McKay sighed in annoyance. "Ford, if you were to take apart a transformer repeatedly could you guarantee with a 100 percentaccuracy that you could put it together without any mistakes, without having to fix anything, with no extra pieces left over, without having lost any pieces?"
"Sure?" McKay stated with disbelief, "Maybe once yes, maybe even 2 or 3 or 4 times, but what about the 10th or the 50th time? Are you so sure you'd get it all back together in working order just like it was before?"
The table was silent.
"You wouldn't be able to. The numbers alone are against you, let alone other extenuating factors and changes."
"What's your point, McKay?" Sheppard asked, slightly more interested than earlier.
"Carson sees things on a molecular level. Have you ever seen what he looks at when he's in his lab? He looks at tiny minuscule things; he looks at things smaller than a protein, smaller than an amino acid. He deals with the 'what ifs'. What if this amino acid is put in the wrong spot, or confused with another? What if this protoocogene is put here instead of someplace else? What if the wrong peptide is not quite put back in the right spot in the right order?" McKay explained. "A peptide or even a DNA base pair gets put in the wrong spot and genes might not be read, signals not sent." McKay leaned forward staring at Ford and then Sheppard, "next thing you know, you've got cells that are growing out of control or dying for no reason, or maybe a cell receptor isn't put together just right, immune system goes awry." McKay leaned back in his chair, "you're screwed."
No one spoke, all staring at McKay.
"You're kidding me right?"
"Ford, he isn't worried about his leg rematerializing next to his ear, or his elbow attached to his ankle; he's more afraid of what happens when a single, tiny, molecule gets put in the wrong spot." McKay leaned across his tray keeping Ford's eye.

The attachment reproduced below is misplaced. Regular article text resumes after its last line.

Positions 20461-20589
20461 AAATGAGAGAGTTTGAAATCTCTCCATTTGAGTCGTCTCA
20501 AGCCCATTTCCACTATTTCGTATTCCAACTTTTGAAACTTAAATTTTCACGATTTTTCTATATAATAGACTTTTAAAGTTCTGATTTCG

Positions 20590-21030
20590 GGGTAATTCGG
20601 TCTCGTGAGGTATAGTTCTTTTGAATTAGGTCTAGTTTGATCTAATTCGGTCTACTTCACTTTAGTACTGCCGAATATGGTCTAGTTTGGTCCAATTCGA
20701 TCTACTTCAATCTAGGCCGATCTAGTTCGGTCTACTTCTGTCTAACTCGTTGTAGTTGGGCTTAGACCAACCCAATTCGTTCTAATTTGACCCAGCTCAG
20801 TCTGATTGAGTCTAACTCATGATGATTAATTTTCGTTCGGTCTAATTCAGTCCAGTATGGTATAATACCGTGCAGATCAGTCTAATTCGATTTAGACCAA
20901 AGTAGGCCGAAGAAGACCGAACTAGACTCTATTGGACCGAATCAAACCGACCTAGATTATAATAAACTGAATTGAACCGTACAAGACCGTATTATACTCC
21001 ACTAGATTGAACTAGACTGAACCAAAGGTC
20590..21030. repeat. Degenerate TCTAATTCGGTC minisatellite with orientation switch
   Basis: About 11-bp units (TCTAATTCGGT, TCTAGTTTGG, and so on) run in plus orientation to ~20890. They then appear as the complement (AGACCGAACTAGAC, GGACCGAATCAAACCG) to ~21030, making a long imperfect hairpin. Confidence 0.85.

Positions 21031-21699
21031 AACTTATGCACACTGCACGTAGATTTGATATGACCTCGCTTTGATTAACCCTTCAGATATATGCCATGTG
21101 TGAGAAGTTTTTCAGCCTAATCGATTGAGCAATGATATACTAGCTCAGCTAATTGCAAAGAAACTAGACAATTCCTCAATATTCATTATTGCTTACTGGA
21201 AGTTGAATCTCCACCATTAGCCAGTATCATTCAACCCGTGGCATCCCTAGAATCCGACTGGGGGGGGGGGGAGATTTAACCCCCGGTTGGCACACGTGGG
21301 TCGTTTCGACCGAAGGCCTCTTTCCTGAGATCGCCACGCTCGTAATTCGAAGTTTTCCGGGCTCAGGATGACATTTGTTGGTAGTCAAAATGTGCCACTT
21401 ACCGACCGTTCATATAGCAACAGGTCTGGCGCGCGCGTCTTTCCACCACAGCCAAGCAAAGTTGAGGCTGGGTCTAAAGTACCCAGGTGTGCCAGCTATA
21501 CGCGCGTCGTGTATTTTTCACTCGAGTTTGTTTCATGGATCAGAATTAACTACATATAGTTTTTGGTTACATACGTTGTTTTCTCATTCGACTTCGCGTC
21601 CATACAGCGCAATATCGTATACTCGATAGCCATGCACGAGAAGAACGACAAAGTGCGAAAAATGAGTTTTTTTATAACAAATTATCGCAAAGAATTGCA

"Hey, speak of the devil," Sheppard waved toward Beckett, who seemed to walking in a bit of a daze. "Doc! Over here."
They watched as Beckett changed his direction, bumped into a table, knocked a knee into a chair and apologized his way toward their table with his laden tray.
"That's just plain unnerving to watch," Ford muttered.
"Must be something big going on in his lab," McKay answered.
"Hey Doc," Sheppard greeted as Beckett slid behind him, catching his drink one-handed when he hooked a foot on the Major's chair. The liquid sloshed over the rim and Beckett's hand as he caught it.
Sheppard and the others refrained from talking, giving the doctor a moment as he settled his tray on the table and took a seat. Apparently pre-occupied scientists couldn't walk and talk at the same time without scattering their lunches everywhere.
"So, ah, McKay here, was just telling us what you do when you aren't in the infirmary," Ford stated.
Beckett looked from Ford to McKay with a skeptical furrow of the brow, "Oh really."
"Yes, they were just asking what you do," McKay clarified, trying to soothe any misconceptions the Scotsman might perceive. The man was, after all, his doctor.
"No, you were," Sheppard corrected with a knowing smirk on his face. He'd see how much fun he could have with Beckett.
"Whatever, point is, Carson here is a gene jockey, the only part of his job title that may actually deal with science."
Beckett gave McKay a tired smile and a resigned shake of his head. He ignored the others and swished his bread through a puddle of ketchup.
Sheppard cringed. Beckett's dietary choices were as bizarre as McKay's.
"So, Doc," Ford started again, ignoring the buttered bread which was now smeared with ketchup, "what happens if you put a DNA base pair in the wrong spot?" Aiden leaned forward, watching the dripping bread pause mid-air as Ford's question registered.
"Just one," the lieutenant clarified when he noticed the scientist's puzzled expression.
Beckett stared at Ford as if he had lost his mind. He slowly tried to answer, wondering if the others were poking fun at him. "A single base out of position? Like a point mutation, or a single pair, like a frame shift mutation?"
"Yeah, sure," Ford nodded eagerly.
The Scotsman stared at the young man waiting for clarification. With none forthcoming Carson launched into a basic explanation.